Also, when you’re creating content, it’s important to listen to what is going on around you in order to stay relevant. When you listen, you’ll find out what is going on and you’ll be able to keep up with the paces of your industry. There are some great resources online where you can gather this intelligence. Twitter is a great place to start. Create lists to see what is going on in your industry and to keep tabs on your competition. Google Alerts are another great place to gather intelligence. Create alerts relevant for your industry for writers who frequently write about your category.

Some other great resources to use are Alltop, which compiles the content of some of the most influential people within your industry. Quora is another great place to hang out to gather intelligence. Here you can understand what sorts of questions are being asked within your industry. This might shed some light on an opportunity to take advantage of with your name on it.

Fear of Risk and Business: The Scary World of Creativity

Businesses and their love/hate relationship with creativity

Business seems to have a love/hate relationship with creativity, innovation and fear of risk. They love the idea, but the whole process of bringing a new idea to market carries an element of risk. That’s the part that doesn’t go over so well. Business seems to be comfortable with processes and expected outcome, which is at odds with the whole creative process. I’ve seen companies try and embrace creativity, but only to fail by stifling the process.
If business knows where the innovation will end up, then the whole creative process becomes an implementation project, innovation. Implementation is part of the process however, but the whole creative process involves an element of mess, conflict, emotion, and even a few casualties along the way. When those elements of experimentation are removed from the process, then we aren’t really innovating. If you don’t have a few failures along the way, then you’re not stepping outside of your comfort zone. And that’s where true innovation lies.

Inaction equates a fear of risk

Fear of risk often equates to standing still or adapting at a very slow pace. Opportunities seem to pass by, and this is a truly bad position to be in as a business. If you’re competition is innovating, how will you continue to compete in the future? Time does not stand still, and we must constantly look to the future for ways to innovate and create in order to remain relevant in the near future and beyond. The truth is that the best scientists, the greatest entrepreneurs, designers, politicians and CEOs are all creative. We as human beings like to think that they can be creative. It’s time to tap into that creativity and start coming up with true innovation, for small businesses, large, and for society. Eliminating fear of risk can open up a world of potential for businesses.

 

 

Using Twitter for small businesses and what you should tweet about

Twitter is a great resource for your small business. It allows you to have a direct connection with your customers. But many entrepreneurs don’t realize that it’s a good idea to have a personal Twitter account that is visible to your customers. When checking brands out, people like to get an idea of the “brains behind the brand”. It gives your customers the chance to connect on a more personal level. But it can be confusing as to what to tweet about.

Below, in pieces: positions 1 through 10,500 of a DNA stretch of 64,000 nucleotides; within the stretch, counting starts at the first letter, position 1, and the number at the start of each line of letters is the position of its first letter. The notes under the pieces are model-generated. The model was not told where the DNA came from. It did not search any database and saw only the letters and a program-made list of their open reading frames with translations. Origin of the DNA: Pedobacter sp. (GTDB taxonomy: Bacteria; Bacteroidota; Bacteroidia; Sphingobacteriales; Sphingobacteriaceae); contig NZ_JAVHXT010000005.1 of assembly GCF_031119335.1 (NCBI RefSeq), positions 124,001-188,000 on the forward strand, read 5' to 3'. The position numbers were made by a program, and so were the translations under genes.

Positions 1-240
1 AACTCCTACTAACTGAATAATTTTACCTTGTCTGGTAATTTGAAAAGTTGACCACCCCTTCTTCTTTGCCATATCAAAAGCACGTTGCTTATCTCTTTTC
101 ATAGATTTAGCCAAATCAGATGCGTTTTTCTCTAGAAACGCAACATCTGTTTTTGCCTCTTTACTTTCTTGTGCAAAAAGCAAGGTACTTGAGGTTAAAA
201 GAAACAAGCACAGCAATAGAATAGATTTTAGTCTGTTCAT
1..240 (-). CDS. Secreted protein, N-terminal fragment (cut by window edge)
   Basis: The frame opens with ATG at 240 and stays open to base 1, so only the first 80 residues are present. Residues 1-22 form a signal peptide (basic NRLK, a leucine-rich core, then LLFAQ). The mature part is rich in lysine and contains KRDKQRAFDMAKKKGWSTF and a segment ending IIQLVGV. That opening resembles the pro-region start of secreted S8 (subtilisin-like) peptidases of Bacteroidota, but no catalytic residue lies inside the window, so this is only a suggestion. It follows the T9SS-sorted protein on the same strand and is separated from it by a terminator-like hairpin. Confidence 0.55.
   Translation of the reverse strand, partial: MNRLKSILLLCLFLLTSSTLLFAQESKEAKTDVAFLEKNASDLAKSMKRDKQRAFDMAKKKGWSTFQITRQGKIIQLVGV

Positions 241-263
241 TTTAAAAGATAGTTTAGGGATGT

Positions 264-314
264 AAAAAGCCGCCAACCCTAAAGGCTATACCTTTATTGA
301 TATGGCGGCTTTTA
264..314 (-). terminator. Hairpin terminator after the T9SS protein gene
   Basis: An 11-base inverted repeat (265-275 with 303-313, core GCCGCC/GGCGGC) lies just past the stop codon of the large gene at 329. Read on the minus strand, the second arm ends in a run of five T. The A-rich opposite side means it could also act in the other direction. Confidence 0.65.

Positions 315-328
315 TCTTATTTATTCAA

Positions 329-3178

Here’s our guide to using Twitter for small businesses.

Giving your customers a behind the scenes glimpse into your mind is a great way to cultivate a deeper relationship with your small business. But when it comes to small businesses and their owners, the two are closely linked. So how do you create a personal Twitter feed that is separate (but related) to your business Twitter feed? What sort of things should you tweet about? Here’s a few ideas on tweets for your personal Twitter feed.

Article links

Sharing information that you come across is a good way to shed some insight into how you operate. But only if you add your personal opinion about what is being covered in the article. Let the world know where you stand on certain issues related to your small business. But be careful. Don’t try to be too controversial or divisive in your opinions. Take a stand, but be cautious of how others might perceive your opinions. And keep your article subject matter relevant to your business. Stay away from subjects like politics or religion, unless of course that is what your small business deals with.

Snippets of your life

Sharing glimpses into you personal life can really resonate with your customer base. Share personal news with your customers, such as events, holidays and other things that you would share with close friends. It gives your customers the sense that they are closer to you and your small business. Also think about sharing unusual things that you come across in everyday life. If something catches your eye, then it will probably catch the attention of someone else. If you’ve made a fun purchase recently, then share it with your customers. These are great conversation starters.

Life outside of work

Sharing your personal work can be a great way to build those bonds with your customers. If in your spare time you write, or paint or have any other creative hobby, then by all means share your work. It doesn’t have to be about business all the time. Sharing quotes or slices of wisdom that you’ve come across is also a great thing to spread to your customers. Anything that will give a glimpse behind the scenes of your small business makes it more human. And it makes it more relatable to your customers.